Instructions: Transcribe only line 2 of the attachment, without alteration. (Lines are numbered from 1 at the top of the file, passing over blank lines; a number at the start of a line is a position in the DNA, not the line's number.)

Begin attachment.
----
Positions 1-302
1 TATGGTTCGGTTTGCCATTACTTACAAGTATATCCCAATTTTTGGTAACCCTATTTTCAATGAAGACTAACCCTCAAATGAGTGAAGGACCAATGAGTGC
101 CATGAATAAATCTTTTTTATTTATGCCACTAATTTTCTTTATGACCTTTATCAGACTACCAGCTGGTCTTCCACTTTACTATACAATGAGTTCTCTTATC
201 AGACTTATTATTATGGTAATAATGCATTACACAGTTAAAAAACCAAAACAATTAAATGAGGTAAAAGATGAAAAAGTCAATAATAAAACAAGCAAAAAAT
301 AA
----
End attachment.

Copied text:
1 TATGGTTCGGTTTGCCATTACTTACAAGTATATCCCAATTTTTGGTAACCCTATTTTCAATGAAGACTAACCCTCAAATGAGTGAAGGACCAATGAGTGC